FRANCE The conferences at Paris-Hotel of the Minister for Foreign Affairs 1856
Enter your email details
view cart
Items: 0 Total: £0.00
Australian DollarEuroPound SterlingUS Dollar


 Phone +44-208-960-3476
 Mobile +44-7973-156514


10% off orders of 4 or more items

We will apply a 10% discount when you purchase at least 4 items.
Home > Prints and Maps by Country > Europe > France | Gaul

FRANCE: The conferences at Paris-Hotel of the Minister for Foreign Affairs, 1856

Price: £4.99

CAPTION BELOW PICTURE: 'The conferences at Paris - Hotel of the Minister for Foreign Affairs'

The Congress of Paris took place in 1856 for the purpose of making peace after the almost three year Crimean War. The Congress of Paris was a peace Conference held in Paris, France, between representatives of the great powers in Europe, which at the time were: France, Great Britain, the Ottoman Empire (known today as Turkey), Sardinia, Russia, Austria, and Prussia. They assembled soon after February 1, 1856, when Russia accepted the first set of peace terms after Austria threatened to enter the war on the side of the Allies. The Congress of Paris worked out the final terms from February 25th through March 30th. The Treaty of Paris (1856) was then signed on March 30th 1856 with Russia on one side and France, Great Britain, Ottoman Turkey, and Sardinia-Piedmont on the other. The group of men negotiated at the Quai dOrsay. One of the representatives who attended the Congress of Paris on behalf of the Ottoman Empire was A'ali Pasha, who was the grand vizier of the Empire. Another person who attended the Congress of Paris, on behalf of Russia, was Alexander Mikhailovich Gorchakov. He became Foreign Minister and Chancellor under Tsar Alexander II. By being part of the Congress of Paris, he was able to remove and dismiss some of the more disliked terms. Later he helped in the removal of the ban on Warships in the Black Sea. France sent their Ambassador at the time who was Earl Cowley. While other congresses, such as the Congress of Vienna, spread questions and issues for different committees to resolve, the Congress of Paris resolved everything in one group.
A significant diplomatic victory was scored by tiny Piedmont who, although not being yet considered a "great" European power, was nevertheless granted a seat at the Congress by the French Emperor Napoleon III mostly for having sent an expeditionary corps of 18,000 men to fight against Russia along with France and Prussia, but some say thanks to the intrigues of the very attractive Countess of Castiglione, who had caught the Emperor's attention. The Piedmontese foreign minister Camillo Benso di Cavour seized this opportunity to denounce Austrian political and military interference in the Italian peninsula stifling the wish of the Italian people to choose their own government.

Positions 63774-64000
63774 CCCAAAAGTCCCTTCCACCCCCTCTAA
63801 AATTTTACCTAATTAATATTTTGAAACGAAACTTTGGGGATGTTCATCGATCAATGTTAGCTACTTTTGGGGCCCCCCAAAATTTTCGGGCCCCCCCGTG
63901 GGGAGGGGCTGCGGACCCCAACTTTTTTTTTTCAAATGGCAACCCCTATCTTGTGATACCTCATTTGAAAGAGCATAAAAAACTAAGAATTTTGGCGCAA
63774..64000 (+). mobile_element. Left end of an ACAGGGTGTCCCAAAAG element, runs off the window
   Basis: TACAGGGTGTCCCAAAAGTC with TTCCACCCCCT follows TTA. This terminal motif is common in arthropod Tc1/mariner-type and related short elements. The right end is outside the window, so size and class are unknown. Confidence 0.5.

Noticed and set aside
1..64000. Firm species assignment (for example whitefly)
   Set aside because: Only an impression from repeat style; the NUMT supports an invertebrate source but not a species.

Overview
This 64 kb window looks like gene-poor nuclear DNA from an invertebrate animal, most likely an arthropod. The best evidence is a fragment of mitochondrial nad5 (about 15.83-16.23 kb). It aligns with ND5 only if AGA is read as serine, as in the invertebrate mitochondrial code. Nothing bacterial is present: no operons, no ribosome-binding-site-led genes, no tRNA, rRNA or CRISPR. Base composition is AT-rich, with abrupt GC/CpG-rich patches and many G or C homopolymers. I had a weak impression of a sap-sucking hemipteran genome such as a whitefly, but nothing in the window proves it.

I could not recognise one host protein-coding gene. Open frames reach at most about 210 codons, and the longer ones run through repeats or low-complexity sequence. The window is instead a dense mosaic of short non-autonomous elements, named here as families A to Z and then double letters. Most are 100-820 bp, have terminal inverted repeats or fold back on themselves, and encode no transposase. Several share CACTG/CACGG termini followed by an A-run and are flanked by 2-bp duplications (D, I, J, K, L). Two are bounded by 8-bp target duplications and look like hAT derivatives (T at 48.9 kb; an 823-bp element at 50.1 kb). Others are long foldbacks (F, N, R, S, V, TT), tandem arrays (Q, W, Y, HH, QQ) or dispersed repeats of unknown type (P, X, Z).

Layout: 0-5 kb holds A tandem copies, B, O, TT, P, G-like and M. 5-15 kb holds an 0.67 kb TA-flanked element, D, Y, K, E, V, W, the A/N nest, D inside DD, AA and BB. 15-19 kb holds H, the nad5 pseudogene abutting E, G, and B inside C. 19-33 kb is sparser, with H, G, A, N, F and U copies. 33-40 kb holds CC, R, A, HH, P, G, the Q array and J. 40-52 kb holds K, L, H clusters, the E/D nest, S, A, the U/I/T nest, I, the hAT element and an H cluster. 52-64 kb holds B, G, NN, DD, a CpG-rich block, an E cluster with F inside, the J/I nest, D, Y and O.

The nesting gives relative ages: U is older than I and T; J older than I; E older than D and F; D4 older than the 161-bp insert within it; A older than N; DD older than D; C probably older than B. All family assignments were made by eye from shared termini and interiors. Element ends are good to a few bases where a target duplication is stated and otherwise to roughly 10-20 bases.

The congress resulted in a pledge by all of the powers to jointly maintain "the integrity of the Ottoman Empire". They also guaranteed
Turkeys independence. Also as a result of the conference Russia gave up the left bank of the mouth of the Danube River, including part of Bessarabia to Moldavia and gave up its claim to the special protection of Christians in the Ottoman Empire. Also Moldavia and Wallachia (which together later became Romania in 1858) along with Serbia were recognized as quasi-independent self-governing principalities under protection of the other European Powers. The sultan of Turkey agreed to in return, help improve the status of the Christian subjects in his empire. The territories of Russia and Turkey were restored to their prewar boundaries. The Black Sea was neutralized so therefore, no warships were allowed to enter; however, it was open to all other nations. It also opened the Danube River for shipping from all nations. Some of the rules and agreements that the congress came up with were altered 22 years later by the Congress of Berlin.

(Source Wikipedia)

Notes on the historical context / background to the print can be viewed at: Congress of Paris 1856

DATE PRINTED: 1856    

IMAGE SIZE: Approx 18.0 x 23.0cm, 7 x 9 inches (Medium)

TYPE: Antique wood engraved print

CONDITION: Fair: Spotting; Blemishes. Red price stamp in one corner of the print; The image shown may have been scanned from a different example of this print than that which is offered for sale: Any flaws described in this statement may not be visible on the scan but will be present on the print you receive. Please note any other blemishes on the scan prior to purchasing this picture. This print has been scanned in black and white, however any foxing or spotting highlighted in this statement may appear brown on the actual print. Virtually all antiquarian maps and prints are subject to some normal aging due to use and time which is not obtrusive unless otherwise stated. We offer a no questions asked return policy.

AUTHENTICITY: This is an authentic historic print, published at the date stated above. It is not a modern copy.

VERSO: There are images and/or text printed on the reverse side of the picture. In some cases this may be visible on the picture itself (please check the scan prior to your purchase) or around the margin of the picture.


PROVENANCE: Illustrated London News

FRANCE: The conferences at Paris-Hotel of the Minister for Foreign Affairs, 1856
Click on main image to enlarge.
Click on any lower images to alternate.